Up on the front of the Nexus 6P are two front facing speakers. Unlike the Nexus 5X, both of these are active and long story short, they are both awesome. Sound quality is great and volume is also solid. They get just as loud as those found on the Nexus 6 and they have greater range in volume as they can get a bit lower before going silent. I love being able to play music through my phone’s speakers when I’m home rather than being forced to use headphones in order to get good sound quality. Thanks to the tall body of the phone, the sound is even more immersive which is a huge bonus.



Last but not least, let’s talk camera. On the back of the Nexus 6P is a 12.3” MP Sony-made camera sensor that is just wonderful. Shots taken with this camera look great with wonderful colors and plenty of detail. This camera also features enlarged pixels which is a huge bonus in low-light shooting. It’s easy to say that this is the best camera we’ve even seen on a Nexus, but it’s also one of the best cameras you can get on a smartphone today period.

The camera application itself is pretty basic, but overall I’m happy. I do wish that we could get a few extra manual controls, but in the end it’s better to be able to get a good shot everytime like the 6P does.

More camera samples

One note to factor in however regards video. The 6P does shoot fine video, but this is where the lack of image stabilization really takes effect. Video taken with this phone is always going to be shaky regardless of what resolution you record in. One of my favorite parts of the video camera on this phone is the slow motion which can get up to 240 fps.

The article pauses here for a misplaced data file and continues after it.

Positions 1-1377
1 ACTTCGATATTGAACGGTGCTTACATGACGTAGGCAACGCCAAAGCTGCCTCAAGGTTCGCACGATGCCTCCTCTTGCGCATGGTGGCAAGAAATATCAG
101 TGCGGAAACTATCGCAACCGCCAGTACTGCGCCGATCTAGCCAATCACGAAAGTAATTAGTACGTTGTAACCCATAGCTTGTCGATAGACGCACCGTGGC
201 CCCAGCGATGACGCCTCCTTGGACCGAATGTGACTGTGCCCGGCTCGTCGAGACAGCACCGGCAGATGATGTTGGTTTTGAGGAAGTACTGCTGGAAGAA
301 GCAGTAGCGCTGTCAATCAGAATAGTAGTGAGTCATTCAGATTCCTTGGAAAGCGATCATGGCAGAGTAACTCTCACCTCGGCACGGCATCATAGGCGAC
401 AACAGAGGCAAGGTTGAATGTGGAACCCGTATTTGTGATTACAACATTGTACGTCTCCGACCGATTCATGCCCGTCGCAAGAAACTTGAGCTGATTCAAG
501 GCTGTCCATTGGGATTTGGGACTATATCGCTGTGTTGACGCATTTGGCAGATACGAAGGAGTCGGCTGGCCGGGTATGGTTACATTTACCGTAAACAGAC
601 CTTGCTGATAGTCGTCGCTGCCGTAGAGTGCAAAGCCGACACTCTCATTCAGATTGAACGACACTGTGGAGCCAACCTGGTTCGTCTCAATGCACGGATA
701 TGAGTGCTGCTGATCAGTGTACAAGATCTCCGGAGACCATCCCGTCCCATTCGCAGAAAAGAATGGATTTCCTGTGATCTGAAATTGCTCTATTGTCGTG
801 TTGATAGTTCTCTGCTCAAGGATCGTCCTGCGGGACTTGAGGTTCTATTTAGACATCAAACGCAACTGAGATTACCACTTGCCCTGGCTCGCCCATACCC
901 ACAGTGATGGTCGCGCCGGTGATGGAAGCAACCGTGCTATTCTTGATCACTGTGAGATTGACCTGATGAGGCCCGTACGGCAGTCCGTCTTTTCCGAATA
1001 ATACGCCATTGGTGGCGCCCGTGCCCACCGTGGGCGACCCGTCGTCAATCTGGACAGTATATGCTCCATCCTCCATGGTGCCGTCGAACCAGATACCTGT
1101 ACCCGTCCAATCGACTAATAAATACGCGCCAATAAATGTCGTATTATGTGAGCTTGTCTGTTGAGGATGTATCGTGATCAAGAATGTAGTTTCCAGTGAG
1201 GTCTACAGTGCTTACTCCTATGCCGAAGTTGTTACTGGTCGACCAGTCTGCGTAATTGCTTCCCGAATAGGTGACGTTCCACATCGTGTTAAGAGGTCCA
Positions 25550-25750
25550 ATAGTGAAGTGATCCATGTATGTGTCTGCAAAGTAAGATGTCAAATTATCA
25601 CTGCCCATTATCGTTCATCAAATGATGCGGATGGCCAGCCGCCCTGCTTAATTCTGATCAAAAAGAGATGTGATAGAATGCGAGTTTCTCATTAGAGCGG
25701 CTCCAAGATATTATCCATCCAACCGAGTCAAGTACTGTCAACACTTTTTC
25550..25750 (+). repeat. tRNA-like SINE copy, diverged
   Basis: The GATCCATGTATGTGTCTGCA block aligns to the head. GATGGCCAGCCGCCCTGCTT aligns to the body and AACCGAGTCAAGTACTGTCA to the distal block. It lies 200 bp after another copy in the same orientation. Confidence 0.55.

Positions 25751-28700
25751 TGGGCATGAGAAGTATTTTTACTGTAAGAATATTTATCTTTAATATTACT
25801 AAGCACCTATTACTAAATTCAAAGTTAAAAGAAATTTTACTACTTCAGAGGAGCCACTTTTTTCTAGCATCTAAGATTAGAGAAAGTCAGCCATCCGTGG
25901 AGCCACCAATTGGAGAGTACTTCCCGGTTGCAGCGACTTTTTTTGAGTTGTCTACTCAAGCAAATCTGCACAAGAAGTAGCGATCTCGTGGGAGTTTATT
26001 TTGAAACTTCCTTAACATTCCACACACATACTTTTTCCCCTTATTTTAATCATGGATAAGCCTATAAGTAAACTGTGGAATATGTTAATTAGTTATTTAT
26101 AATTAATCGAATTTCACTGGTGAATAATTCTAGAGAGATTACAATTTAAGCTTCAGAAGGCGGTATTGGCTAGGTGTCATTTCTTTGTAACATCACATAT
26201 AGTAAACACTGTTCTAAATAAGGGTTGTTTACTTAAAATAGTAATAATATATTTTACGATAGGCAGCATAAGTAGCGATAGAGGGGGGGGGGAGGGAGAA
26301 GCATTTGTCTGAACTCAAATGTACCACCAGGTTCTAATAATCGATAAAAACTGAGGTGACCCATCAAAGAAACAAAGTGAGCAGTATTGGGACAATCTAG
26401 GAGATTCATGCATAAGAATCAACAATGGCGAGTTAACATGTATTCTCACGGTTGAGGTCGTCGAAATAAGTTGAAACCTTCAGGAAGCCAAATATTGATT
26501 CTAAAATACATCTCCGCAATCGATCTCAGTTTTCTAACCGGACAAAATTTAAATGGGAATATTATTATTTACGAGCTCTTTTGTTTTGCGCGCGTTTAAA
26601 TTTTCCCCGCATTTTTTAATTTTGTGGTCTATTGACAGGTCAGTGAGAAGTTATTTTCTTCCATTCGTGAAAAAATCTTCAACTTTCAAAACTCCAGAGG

Later on during my review period with this device I did start to notice tremendous amounts of lag when shooting slow-motion video. Hopefully this will be addressed in software updates later on.

Final Thoughts

So, have Google and Huawei made the perfect Android smartphone? Well, no, but has anyone? When you think about it, every phone has problems. Whether that’s battery life, features, software, camera, or any other list of things. However when you look at the big picture, the Nexus 6P checks just about every box a flagship should hit. It’s got a good camera, great build quality, a large beautiful display, smooth and speedy software, good battery life, and it all comes at a very reasonable price. Start at $499, the Nexus 6P is really a no-brainer. I can’t think of a better way to spend $500 on a smartphone.